When I first learned I was pregnant with twins, I started looking into ways I could save money. I started serious couponing with the help of many review blogs and frugal blogs. I signed up for various discount programs and found freebies offered by companies. I also started looking into ways to create a healthier home for my family. That has been the hardest part to change our unhealthy habits. Buying more natural and organic items has really put a strain on the budget but that just meant I had to find other areas to cut costs.
When the boys began attending daycare, we started showing them how to wash their hands at the sink. I tried to find soaps that were not antibacterial as they contain triclosan. The natural, organic or kid friendly soaps are not cheap. I looked into ways I could stretch the soap and lo and behold, I found recipes to make foaming hand soap. I was never a fan of foaming hand soap because it didn't feel like I was getting clean with so little soap. I have since become a convert and love foaming hand soap.
Here is a video on making foaming soap.
This concept can be used to make foaming dish soap or body wash and will work with any kind of soap. I used these instructions as a guideline to making my soap.
I started with a bottle of dial foaming hand soap. Buying a pre-filled bottle can run anywhere from 1.66 (what I paid on sale) to 3.99 (fancier bottle). You can also get empty bottles at Bed, Bath and Beyond and online stores. I bought a bottle of Mrs. Meyer's clean day apple scented hand soap at Target for 2.99 (with coupon). I filled the empty bottle with about half an inch of soap, then slowly added warm water to the fill line in the back of the bottle. Put the cap back on and gently mix to distribute the soap. For your first batch, I suggest filling with water a little less then the fill line. This gives you some wiggle room to add more soap if needed. Test the soap to see if it is the consistency you like. Adjust accordingly. You want the consistency to be watery so that the pump can mix the liquid with air to create the foam.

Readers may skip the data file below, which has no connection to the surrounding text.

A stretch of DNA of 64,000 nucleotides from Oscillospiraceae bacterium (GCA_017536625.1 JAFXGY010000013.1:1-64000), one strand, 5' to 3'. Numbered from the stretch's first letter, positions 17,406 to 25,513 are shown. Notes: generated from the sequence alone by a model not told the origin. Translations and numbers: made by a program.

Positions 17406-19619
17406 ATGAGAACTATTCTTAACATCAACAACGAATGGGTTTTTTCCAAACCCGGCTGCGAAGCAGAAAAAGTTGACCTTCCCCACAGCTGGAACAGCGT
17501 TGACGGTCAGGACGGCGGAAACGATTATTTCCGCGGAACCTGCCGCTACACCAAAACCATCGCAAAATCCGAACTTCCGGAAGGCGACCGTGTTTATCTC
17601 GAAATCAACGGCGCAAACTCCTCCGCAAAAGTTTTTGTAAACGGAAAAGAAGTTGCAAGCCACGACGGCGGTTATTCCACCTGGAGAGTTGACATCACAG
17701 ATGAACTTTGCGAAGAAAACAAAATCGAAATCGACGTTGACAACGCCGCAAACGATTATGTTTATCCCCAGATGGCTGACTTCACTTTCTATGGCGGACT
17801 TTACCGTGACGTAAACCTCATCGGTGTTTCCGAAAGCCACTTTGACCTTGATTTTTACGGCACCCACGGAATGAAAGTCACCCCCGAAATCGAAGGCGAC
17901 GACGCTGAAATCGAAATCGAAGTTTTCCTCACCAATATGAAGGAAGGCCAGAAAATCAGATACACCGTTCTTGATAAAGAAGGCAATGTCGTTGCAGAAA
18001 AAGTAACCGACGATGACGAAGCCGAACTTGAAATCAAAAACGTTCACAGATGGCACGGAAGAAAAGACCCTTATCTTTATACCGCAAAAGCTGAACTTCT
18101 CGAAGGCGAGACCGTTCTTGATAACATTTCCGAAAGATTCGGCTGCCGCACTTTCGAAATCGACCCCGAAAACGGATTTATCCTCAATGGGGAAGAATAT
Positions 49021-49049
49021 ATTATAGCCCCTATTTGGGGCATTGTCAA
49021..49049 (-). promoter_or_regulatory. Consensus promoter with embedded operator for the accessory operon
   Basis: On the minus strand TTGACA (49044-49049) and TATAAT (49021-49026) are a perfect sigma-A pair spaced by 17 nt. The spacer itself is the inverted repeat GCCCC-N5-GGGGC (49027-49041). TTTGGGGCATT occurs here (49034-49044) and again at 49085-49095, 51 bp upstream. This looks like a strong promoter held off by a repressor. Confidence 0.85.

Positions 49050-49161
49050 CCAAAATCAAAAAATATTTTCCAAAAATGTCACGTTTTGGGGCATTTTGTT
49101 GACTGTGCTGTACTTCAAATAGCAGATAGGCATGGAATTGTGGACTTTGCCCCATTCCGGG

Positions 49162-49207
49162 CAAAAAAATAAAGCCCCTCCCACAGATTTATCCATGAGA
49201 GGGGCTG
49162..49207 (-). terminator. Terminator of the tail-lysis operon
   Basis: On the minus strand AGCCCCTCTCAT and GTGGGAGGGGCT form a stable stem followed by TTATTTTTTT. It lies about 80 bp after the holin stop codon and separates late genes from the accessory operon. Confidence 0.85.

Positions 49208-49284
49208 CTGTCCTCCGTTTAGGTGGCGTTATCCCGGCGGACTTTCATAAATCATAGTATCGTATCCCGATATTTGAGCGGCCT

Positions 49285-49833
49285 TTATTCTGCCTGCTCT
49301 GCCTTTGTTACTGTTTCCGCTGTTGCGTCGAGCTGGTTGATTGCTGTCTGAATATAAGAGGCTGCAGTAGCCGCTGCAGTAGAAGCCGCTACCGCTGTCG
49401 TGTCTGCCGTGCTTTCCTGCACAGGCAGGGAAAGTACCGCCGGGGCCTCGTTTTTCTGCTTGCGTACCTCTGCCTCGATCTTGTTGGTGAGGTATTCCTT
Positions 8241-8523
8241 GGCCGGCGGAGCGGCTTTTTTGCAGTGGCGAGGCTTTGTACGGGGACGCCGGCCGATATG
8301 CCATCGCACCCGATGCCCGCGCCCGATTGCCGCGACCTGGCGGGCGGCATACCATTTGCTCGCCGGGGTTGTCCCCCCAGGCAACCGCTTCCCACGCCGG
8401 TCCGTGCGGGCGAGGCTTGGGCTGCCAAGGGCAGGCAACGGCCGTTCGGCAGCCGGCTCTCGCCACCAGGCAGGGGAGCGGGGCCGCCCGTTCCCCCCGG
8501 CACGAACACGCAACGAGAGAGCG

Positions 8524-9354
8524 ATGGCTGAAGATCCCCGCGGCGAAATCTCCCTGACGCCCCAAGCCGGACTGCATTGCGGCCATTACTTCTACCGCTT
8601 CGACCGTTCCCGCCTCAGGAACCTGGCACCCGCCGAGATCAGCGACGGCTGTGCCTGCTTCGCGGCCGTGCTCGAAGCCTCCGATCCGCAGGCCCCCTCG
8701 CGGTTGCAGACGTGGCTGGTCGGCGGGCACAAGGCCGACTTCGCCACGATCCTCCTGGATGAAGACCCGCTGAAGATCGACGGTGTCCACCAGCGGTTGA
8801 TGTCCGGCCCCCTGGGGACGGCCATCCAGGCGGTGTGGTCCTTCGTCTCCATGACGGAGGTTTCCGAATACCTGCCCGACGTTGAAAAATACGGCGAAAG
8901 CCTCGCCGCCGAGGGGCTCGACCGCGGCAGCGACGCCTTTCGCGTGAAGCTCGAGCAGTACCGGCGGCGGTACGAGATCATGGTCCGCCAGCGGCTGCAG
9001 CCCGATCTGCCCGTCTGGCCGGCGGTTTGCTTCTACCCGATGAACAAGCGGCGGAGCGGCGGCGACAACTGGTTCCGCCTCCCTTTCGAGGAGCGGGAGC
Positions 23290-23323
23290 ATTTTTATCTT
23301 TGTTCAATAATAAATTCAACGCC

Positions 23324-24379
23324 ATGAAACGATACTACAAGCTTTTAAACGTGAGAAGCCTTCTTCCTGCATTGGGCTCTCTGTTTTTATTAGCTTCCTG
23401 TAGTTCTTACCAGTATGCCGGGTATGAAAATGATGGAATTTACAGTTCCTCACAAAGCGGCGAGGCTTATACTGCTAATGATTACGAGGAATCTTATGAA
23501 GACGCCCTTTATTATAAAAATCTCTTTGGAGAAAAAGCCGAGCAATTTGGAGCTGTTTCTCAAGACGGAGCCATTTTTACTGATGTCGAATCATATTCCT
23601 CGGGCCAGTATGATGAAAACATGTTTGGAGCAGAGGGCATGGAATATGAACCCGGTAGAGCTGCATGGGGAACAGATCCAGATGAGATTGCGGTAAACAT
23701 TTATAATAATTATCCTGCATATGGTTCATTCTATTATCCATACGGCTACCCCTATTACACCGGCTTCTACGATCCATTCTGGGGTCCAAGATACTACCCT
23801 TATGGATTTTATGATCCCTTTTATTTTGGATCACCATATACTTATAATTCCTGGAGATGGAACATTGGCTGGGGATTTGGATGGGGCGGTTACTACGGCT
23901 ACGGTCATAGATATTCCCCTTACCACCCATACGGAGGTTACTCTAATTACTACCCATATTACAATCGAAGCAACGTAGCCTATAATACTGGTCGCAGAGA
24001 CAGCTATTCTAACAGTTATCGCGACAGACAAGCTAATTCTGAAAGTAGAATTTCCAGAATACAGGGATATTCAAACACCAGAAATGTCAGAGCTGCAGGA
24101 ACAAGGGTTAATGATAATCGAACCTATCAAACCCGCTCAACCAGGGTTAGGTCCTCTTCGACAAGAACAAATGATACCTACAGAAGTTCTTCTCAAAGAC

I barely put a dent in the bottle of Mrs. Meyer's. If I use 1 fluid ounce with each batch, this one bottle will make 12 batches of foaming soap. This comes to $.25 per batch, not counting the initial cost of the dial bottle.
You can add food coloring to soaps too. There are all kinds of soaps out there. Some good, some bad and some very bad. If you want to check on the toxicity of the soaps or want to find a non-toxic soap to make your own foaming hand soap, check out the Cosmetic database. That is how I found Mrs. Meyer's to be not so good.
If you are interested in getting handmade soaps with natural and organic ingredients, my friend Sarah makes wonderful soaps. Her web site is Sarah's Soap. She sent me a yummy package containing soap and lip balm for my baby shower and I passed it around for all to smell.
If you find a bar soap that you like and want to make foaming hand soap, you can grate bar soaps. Here is Sarah's recipe for making liquid soap from bar soap.
5 ounces grated soap
30 oz water
½ teaspoon powdered pectin (same pectin used for canning)
Grate soap into small slivers. Combine the grated soap with the water and pectin in a stainless steel pan. Eliminating the pectin will cause it to separate. Heat until the soap slivers have completely melted. Remove from heat and add a few drops of an essential oil. When cool, pour into a dispensing bottle. You may have to play around a bit with the amount of soap vs. water depending on how thick you want it.
1 week ago